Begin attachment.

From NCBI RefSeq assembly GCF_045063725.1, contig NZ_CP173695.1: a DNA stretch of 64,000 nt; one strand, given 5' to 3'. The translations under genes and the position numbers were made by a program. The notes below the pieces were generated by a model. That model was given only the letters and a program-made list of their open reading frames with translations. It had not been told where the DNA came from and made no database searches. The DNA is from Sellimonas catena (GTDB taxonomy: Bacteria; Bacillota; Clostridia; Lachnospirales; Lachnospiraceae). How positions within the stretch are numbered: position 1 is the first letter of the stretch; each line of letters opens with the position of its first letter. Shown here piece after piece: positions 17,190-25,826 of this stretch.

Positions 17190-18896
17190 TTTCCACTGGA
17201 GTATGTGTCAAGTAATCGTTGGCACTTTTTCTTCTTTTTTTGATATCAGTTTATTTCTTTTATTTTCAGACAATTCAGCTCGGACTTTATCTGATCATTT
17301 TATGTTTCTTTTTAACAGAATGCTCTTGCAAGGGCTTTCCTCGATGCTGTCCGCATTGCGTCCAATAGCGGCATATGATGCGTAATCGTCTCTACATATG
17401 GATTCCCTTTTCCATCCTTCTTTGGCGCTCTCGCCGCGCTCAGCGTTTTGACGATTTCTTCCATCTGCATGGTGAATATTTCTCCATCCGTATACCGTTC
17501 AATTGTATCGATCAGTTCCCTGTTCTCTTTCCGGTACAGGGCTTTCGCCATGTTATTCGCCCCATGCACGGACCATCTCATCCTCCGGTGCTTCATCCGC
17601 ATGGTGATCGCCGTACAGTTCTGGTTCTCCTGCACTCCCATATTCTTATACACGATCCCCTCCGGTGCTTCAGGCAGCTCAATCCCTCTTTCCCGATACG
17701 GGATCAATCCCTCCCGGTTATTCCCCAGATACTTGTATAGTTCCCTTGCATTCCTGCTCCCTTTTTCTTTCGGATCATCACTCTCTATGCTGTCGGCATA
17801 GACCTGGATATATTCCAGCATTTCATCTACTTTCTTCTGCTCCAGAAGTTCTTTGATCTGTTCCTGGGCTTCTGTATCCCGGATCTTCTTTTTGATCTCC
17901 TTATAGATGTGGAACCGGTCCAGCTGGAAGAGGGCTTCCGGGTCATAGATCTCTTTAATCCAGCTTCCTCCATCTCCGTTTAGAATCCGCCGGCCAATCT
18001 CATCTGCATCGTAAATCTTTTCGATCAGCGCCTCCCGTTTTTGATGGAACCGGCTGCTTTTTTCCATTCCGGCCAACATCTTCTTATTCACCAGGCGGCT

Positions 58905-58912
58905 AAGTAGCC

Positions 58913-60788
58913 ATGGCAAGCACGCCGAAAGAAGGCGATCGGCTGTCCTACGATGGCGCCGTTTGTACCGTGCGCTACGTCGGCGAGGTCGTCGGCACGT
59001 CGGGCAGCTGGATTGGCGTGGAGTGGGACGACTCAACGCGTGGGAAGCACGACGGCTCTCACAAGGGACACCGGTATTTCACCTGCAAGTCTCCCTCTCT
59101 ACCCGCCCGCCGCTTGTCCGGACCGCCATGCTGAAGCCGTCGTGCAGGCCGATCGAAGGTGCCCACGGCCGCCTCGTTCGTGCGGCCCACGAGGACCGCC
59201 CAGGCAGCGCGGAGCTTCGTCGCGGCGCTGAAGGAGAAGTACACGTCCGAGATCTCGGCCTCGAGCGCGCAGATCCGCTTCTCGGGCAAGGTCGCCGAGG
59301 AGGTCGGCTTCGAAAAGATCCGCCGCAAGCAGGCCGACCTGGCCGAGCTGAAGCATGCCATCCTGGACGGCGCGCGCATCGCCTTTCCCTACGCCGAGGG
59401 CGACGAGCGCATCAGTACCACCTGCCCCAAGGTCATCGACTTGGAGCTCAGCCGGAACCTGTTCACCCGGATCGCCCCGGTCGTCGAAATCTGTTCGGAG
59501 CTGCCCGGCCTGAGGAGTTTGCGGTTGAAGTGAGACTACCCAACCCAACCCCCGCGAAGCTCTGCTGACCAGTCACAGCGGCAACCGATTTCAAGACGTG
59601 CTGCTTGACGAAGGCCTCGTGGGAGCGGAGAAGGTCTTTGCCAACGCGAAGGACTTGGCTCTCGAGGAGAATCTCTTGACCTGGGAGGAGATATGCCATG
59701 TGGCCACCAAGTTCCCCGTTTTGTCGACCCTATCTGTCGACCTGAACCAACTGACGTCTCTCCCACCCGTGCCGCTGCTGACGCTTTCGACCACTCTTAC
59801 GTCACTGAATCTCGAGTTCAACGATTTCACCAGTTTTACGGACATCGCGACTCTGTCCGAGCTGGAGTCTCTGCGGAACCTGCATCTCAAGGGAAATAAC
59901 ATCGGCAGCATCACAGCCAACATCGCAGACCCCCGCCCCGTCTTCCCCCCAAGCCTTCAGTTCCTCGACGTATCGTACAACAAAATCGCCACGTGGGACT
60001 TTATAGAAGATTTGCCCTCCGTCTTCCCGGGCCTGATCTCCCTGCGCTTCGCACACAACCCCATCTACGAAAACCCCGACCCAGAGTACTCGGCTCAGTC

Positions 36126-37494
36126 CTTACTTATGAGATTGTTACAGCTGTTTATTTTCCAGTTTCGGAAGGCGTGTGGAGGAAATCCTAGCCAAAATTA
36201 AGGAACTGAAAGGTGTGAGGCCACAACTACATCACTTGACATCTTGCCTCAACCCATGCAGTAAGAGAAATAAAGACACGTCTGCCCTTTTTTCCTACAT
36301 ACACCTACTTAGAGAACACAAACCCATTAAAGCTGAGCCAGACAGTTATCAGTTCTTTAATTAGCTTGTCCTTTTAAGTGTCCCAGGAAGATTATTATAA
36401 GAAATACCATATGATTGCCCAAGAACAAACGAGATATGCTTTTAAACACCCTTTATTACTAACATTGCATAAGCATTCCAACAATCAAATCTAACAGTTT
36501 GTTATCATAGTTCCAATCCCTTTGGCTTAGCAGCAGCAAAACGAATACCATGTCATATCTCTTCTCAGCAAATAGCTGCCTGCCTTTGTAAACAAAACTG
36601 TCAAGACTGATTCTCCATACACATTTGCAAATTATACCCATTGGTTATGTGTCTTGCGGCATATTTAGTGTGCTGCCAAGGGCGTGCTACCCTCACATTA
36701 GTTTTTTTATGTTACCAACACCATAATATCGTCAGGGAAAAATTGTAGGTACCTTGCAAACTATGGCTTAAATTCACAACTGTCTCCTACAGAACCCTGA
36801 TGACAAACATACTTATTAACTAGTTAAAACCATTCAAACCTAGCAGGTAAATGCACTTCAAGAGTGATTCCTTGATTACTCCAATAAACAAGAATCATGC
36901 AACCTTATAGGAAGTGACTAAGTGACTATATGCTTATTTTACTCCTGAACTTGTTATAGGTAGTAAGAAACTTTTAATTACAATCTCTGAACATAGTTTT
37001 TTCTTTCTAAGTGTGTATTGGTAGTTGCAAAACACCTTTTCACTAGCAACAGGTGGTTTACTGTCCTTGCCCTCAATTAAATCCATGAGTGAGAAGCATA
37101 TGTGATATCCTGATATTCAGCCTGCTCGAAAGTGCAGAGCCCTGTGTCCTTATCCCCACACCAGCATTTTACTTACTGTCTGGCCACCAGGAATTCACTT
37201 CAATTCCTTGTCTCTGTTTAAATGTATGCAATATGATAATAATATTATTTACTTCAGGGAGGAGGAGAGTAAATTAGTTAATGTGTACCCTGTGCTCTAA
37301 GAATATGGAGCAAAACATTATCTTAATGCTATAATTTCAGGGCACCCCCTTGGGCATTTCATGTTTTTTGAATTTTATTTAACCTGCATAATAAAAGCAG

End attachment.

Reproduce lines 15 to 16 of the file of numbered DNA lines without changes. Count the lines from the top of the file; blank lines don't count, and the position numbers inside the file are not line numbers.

Positions 58913-60788
58913 ATGGCAAGCACGCCGAAAGAAGGCGATCGGCTGTCCTACGATGGCGCCGTTTGTACCGTGCGCTACGTCGGCGAGGTCGTCGGCACGT